How to Improve Relationships with Mindful Deep Listening
Deep or mindful listening occurs when you listen with more than your ears. It opens you up to hearing without judgment, thus, improving your relationships with others. Deep listening involves listening with your mind and heart – your whole being. You’re giving completely when you engage in deep listening. You let go of all your thoughts, ideas, opinions and beliefs and just listen.
Deep listening is healing. This means that the person being listened to can feel a great sense of release and let go of frustrations, anxieties or sadness. Through deep listening, true communication occurs – people want to be listened to more than anything else.
Deep listening comes from an inner calm. If your mind is wild, it’s very difficult to listen properly. If your mind is in turmoil, go away to listen to your breathing or even to your own thoughts. By doing so you give your thoughts space to arise out of the unconscious, and you thereby release them.
Here’s how to listen to someone deeply and mindfully:
Stop doing anything else. Set your intention to listen deeply.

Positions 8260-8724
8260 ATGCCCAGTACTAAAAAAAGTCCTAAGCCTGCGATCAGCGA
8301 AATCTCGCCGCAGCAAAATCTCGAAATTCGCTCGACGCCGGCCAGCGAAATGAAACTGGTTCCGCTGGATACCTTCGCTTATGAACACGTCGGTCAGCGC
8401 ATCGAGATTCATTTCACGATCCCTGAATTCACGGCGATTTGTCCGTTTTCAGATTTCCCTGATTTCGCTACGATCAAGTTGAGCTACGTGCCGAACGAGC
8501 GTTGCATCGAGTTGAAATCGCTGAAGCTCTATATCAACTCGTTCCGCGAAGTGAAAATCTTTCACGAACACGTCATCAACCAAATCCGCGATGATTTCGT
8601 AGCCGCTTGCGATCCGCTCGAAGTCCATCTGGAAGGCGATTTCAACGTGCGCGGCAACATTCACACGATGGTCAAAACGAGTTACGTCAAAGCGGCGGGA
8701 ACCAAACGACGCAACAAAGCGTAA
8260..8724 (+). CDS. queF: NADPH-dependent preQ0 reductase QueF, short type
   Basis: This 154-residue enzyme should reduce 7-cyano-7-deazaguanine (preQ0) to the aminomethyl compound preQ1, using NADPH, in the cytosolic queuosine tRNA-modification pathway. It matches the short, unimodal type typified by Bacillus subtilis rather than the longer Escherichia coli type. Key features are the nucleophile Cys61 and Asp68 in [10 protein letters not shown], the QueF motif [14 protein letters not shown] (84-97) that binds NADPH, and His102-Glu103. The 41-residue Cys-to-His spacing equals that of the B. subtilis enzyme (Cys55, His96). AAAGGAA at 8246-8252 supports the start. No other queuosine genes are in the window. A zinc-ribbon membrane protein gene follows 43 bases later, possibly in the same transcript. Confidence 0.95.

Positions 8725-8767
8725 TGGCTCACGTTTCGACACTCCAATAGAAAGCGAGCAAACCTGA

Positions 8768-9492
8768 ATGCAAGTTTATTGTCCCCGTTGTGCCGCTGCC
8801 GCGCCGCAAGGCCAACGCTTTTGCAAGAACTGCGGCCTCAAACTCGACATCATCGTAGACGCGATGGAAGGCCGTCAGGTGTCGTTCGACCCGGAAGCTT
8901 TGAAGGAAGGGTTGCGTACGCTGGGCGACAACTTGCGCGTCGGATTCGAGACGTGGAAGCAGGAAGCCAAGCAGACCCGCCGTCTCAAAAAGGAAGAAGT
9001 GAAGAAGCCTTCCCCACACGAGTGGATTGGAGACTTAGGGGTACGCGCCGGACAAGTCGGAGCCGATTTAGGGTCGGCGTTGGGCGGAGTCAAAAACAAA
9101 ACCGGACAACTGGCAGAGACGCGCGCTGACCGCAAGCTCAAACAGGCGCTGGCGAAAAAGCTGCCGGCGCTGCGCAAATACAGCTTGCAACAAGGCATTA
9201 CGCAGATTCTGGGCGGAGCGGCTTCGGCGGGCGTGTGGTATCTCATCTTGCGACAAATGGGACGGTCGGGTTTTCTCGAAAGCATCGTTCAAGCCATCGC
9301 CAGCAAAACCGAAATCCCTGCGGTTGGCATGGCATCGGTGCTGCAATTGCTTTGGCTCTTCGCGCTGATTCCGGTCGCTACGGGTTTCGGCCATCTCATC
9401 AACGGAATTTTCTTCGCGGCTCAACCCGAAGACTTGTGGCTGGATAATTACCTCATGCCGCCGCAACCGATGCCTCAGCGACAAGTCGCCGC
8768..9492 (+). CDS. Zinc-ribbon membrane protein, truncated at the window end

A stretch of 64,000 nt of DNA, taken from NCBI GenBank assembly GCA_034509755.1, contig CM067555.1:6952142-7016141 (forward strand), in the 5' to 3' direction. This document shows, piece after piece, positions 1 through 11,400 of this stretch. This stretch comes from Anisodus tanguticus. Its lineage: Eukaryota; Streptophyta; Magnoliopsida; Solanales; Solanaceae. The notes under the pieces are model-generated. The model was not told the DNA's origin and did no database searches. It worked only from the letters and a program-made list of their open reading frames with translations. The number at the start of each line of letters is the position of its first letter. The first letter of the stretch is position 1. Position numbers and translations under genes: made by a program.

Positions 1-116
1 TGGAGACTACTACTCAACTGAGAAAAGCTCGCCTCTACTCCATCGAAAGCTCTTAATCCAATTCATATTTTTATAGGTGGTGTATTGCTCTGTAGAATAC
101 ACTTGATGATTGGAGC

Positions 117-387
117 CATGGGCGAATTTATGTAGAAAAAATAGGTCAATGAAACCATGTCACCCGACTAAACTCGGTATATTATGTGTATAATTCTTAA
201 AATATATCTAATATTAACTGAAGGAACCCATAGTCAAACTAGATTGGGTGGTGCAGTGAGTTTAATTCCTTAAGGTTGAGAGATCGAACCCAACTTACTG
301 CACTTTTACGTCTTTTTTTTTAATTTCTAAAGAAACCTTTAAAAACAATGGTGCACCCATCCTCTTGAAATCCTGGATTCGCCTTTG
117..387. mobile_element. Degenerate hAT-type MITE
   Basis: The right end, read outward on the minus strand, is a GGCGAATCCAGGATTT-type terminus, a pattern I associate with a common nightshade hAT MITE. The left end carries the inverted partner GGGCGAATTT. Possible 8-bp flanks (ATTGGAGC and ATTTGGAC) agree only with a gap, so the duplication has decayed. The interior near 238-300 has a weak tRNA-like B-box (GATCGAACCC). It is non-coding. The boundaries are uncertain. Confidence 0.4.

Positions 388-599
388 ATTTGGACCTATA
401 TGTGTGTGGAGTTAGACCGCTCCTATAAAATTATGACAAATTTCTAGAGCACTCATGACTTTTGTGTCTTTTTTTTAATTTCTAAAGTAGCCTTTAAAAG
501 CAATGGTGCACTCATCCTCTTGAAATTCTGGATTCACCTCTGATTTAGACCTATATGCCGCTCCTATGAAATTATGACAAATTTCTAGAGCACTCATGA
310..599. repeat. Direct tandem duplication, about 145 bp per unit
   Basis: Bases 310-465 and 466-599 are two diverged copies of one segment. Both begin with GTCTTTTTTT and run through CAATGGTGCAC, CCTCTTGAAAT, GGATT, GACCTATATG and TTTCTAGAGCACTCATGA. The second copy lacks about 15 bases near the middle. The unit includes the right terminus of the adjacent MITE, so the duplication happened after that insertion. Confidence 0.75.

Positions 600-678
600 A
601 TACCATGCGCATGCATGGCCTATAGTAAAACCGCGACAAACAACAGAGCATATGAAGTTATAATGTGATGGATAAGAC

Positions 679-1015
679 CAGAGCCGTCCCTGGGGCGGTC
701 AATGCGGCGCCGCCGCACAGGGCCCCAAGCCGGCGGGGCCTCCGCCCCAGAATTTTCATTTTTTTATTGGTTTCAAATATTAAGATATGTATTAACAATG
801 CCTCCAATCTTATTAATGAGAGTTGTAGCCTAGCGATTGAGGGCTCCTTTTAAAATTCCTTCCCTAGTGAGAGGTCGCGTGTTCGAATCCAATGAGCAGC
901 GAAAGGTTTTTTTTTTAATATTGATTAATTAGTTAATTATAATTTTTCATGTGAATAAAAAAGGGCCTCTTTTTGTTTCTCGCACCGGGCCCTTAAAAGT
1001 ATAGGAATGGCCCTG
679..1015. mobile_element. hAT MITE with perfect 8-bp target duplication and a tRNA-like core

Look the person in the eye when he speaks.
Put aside all your own concerns and worries.
Listen to what the person is saying and how he’s saying it.
Listen with your whole being, your mind and heart, not just your head.
Observe posture and tone of voice as part of the listening process.
Notice the automatic thoughts popping into your head as you listen. Do your best to let them go and come back to listening.
Ask questions if necessary, but keep them genuine and open rather than trying to change the subject. Let your questions gently deepen the conversation.
Let go of judgment as far as you can. Judging is thinking rather than deep listening.
Let go of trying to solve the problem or giving the person the answer.
When you give the other person the space and time to speak without judging, he begins to listen to himself. What he’s saying becomes very clear to him. Then, quite often, the solution arises naturally. He knows himself far better than you do. By jumping straight into solutions, you only reduce the opportunity that person has to communicate with you. So, when listening, simply listen.